In “Romeo & Juliet,” Juliet tells Romeo to go because he’s in danger.
In “Troilus,” Troilus can’t wait to leave, claiming he has a busy day ahead of him.
Troilus’ attitude is so rushed and, well, modern, that the cast has nicknamed that scene “I’ll shoot you a text.”
“I think he’s satirizing his own work in a way, although I couldn’t say it definitively because no one knows,” O’Brien says. “But it just seems to be so similar, but he has these opposing effects.”
When Matthew Amendt began working on his portrayal of Troilus, he came with expectations of his own.
“My mom taught the ‘Iliad’ as an English teacher,” he says.
“She introduced me to it when I was very, very young, so I feel I have this strange relationship to this play. My understanding of these people was a formative part of my development as a child.”
Troilus’ world view is formed by his older brothers, Amendt says.
“Paris (is) willing to destroy the world for this woman that he loves. Hector (is) willing to sacrifice anything and anyone for honor. He’s trying to follow those in his language. He speaks about them eloquently but naively.”
Eleanor Handley — an Australian actress and New School graduate — returns as Cressida, having played Maria in “Twelfth Night” is season 22.
“We can get into a conversation about lust versus love and whether it’s too soon for them to really be in love,” she says.
And very modern, she says, adding: “I feel people will bring their own relationship histories to it in some way. No matter what I do, people will walk away thinking one way or another.”
Unlike many Shakespearean characters, Amendt says, these people don’t divulge their inner feelings.
“We’ve got to find a way to be specific about it, so that ideally people will be arguing in their cars on the way home about whether Cressida is a conquest for Troilus.”
The festival will hold a sneak-peek benefit on Saturday, in which the company will present scenes from all three plays, followed by a reception and a live auction.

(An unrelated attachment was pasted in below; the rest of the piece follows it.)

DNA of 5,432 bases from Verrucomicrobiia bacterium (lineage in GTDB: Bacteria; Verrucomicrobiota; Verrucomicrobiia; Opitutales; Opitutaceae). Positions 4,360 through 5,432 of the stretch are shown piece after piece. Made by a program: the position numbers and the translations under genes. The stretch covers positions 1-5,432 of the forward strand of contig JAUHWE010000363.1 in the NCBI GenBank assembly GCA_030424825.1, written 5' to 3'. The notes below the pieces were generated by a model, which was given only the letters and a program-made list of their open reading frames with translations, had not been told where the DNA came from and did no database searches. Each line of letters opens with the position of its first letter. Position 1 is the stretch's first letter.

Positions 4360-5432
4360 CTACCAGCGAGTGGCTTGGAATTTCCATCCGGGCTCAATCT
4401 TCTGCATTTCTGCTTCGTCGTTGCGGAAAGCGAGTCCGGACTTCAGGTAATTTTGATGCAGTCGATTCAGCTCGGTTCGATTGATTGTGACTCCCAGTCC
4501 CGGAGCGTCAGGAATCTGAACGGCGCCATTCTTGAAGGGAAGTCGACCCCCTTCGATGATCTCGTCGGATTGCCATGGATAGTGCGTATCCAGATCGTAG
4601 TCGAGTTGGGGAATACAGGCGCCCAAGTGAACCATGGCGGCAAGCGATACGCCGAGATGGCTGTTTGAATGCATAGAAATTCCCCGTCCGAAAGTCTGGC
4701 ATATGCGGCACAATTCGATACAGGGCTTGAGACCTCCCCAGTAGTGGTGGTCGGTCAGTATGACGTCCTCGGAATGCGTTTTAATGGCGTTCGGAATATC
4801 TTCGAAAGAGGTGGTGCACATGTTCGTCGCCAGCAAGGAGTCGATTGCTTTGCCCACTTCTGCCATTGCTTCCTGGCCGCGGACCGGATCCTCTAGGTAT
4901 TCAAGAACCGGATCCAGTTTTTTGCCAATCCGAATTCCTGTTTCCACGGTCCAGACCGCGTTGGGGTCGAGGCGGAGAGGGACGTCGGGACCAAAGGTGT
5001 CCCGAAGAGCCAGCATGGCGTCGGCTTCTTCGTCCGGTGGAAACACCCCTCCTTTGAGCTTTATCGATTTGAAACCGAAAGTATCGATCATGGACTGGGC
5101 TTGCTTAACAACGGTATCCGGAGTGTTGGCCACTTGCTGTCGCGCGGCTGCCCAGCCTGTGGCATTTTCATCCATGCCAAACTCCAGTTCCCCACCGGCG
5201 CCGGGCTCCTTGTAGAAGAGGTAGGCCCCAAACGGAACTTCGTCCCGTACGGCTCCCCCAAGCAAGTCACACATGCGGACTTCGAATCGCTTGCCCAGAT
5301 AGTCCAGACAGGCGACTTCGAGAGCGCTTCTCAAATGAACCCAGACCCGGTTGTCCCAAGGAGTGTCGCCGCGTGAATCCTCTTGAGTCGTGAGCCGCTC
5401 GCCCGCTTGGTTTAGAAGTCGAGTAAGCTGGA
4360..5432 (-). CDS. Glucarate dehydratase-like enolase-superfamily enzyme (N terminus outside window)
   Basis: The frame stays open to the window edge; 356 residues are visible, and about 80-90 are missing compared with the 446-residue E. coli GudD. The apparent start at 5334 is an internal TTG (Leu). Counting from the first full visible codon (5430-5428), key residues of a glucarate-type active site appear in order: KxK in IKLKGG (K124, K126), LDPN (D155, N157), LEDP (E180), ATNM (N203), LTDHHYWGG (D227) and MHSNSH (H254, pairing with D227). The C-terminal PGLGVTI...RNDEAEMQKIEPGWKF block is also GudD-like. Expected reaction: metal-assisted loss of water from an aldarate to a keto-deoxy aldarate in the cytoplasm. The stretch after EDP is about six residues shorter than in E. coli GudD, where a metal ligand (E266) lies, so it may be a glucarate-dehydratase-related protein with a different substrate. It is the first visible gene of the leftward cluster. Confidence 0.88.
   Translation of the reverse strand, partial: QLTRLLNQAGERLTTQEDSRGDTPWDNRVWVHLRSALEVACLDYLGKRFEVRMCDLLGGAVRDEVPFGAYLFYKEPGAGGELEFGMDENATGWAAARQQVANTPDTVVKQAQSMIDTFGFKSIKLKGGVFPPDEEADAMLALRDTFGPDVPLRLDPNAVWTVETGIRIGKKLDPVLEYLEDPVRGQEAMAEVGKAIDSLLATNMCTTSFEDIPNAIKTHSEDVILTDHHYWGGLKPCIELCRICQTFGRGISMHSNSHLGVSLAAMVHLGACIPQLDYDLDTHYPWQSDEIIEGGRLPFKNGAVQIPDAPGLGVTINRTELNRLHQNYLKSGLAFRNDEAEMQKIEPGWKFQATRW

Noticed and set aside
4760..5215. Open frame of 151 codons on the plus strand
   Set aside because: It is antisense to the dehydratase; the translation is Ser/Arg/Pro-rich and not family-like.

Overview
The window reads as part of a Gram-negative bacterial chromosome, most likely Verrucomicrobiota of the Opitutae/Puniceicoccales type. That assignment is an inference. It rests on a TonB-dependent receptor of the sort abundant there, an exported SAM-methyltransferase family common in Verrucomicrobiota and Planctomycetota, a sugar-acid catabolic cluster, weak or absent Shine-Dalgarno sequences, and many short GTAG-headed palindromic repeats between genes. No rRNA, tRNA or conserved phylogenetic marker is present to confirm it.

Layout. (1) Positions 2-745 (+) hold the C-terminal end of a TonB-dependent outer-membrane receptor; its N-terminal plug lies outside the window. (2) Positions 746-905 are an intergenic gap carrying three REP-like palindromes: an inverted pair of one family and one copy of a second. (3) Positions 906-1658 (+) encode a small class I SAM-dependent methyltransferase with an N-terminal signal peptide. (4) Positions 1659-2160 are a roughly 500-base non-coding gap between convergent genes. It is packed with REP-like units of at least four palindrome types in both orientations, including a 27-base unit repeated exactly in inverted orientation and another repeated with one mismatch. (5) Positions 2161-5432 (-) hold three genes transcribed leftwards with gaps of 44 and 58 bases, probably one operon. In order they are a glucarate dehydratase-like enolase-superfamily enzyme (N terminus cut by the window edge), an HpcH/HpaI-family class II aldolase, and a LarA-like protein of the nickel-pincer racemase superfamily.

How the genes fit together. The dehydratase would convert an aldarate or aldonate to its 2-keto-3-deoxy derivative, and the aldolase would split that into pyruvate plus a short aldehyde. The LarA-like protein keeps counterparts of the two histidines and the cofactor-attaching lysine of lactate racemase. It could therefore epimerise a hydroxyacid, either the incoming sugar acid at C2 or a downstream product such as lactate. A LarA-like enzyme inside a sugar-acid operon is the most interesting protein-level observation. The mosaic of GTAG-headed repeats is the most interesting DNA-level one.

Consider it their way of building expectations.
What: An Insider’s “Behind-The-Scenes” Benefit — a sneak preview of the 2010 Hudson Valley Shakespeare Festival season, followed by a reception with the cast.
When: 4:30 p.m., June 12
Where: Hudson Valley Shakespeare Festival at the Boscobel Restoration, Route 9D, Garrison.
“The Bomb-itty of Errors,” a hip-hop take on “The Comedy of Errors,” opens June 19.
“The Taming of the Shrew,” the story of battling lovers Kate and Petruchio, opens June 26.
“Troilus and Cressida,” the Trojan love story, opens July 3.
The plays then run in repertory through Sept. 5
The ticket thicket
The festival’s ticket-pricing schedule is fairly daunting, but made simple on The Hudson Valley Shakespeare Festival Website.
Preview Shows: $29
Shows in June, July & September: Tuesdays, Wednesdays, Thursdays: $32; Fridays, Sundays: $38; Saturdays: $45
Shows in August: Tuesdays, Wednesdays, Thursdays: $34; Fridays, Sundays: $40; Saturdays: $47
Subscription Series: Order tickets to all three plays and save 25 percent.
Opening Night Series: Join the festivities on June 19, June 26, July 3.
Weeknight Package: See all three plays on any Tuesday, Wednesday or June 15 to July 8
Preview Bargain Package: Save more by attending previews to all three plays June 15 to July 2.